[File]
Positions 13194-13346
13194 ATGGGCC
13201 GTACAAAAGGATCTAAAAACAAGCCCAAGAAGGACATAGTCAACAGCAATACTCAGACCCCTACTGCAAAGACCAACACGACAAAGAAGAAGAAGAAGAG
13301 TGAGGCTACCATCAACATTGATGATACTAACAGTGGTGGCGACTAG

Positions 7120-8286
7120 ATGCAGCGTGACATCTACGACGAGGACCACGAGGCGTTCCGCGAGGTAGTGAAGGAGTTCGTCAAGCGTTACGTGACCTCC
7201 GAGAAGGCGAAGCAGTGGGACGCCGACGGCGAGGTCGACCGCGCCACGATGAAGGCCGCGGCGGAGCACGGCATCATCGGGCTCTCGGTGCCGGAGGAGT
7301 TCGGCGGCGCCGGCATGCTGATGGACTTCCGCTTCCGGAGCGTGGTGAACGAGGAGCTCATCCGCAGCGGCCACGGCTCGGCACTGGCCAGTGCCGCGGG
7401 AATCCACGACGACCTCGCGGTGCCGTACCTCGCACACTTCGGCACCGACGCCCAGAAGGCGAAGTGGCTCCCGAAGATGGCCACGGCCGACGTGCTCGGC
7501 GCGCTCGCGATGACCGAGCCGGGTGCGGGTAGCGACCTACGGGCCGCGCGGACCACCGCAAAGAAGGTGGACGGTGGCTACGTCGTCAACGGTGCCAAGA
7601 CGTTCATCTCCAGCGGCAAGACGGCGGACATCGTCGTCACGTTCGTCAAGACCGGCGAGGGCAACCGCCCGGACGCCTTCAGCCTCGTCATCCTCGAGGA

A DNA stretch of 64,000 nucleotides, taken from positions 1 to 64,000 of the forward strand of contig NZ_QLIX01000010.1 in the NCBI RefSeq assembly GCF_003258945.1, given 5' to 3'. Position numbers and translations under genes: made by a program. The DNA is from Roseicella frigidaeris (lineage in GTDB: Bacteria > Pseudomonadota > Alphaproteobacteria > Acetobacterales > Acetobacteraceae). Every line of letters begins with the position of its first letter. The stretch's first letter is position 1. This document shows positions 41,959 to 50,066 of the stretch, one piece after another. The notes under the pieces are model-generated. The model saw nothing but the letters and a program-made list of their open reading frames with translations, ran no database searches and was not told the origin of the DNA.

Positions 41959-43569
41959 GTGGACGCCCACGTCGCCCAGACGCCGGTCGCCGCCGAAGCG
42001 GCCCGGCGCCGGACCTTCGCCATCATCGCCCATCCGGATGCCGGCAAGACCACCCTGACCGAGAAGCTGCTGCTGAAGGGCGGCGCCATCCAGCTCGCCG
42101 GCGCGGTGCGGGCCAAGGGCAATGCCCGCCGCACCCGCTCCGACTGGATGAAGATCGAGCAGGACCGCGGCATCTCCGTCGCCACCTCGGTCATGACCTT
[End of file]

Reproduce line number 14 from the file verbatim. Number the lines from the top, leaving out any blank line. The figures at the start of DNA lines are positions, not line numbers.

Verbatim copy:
41959 GTGGACGCCCACGTCGCCCAGACGCCGGTCGCCGCCGAAGCG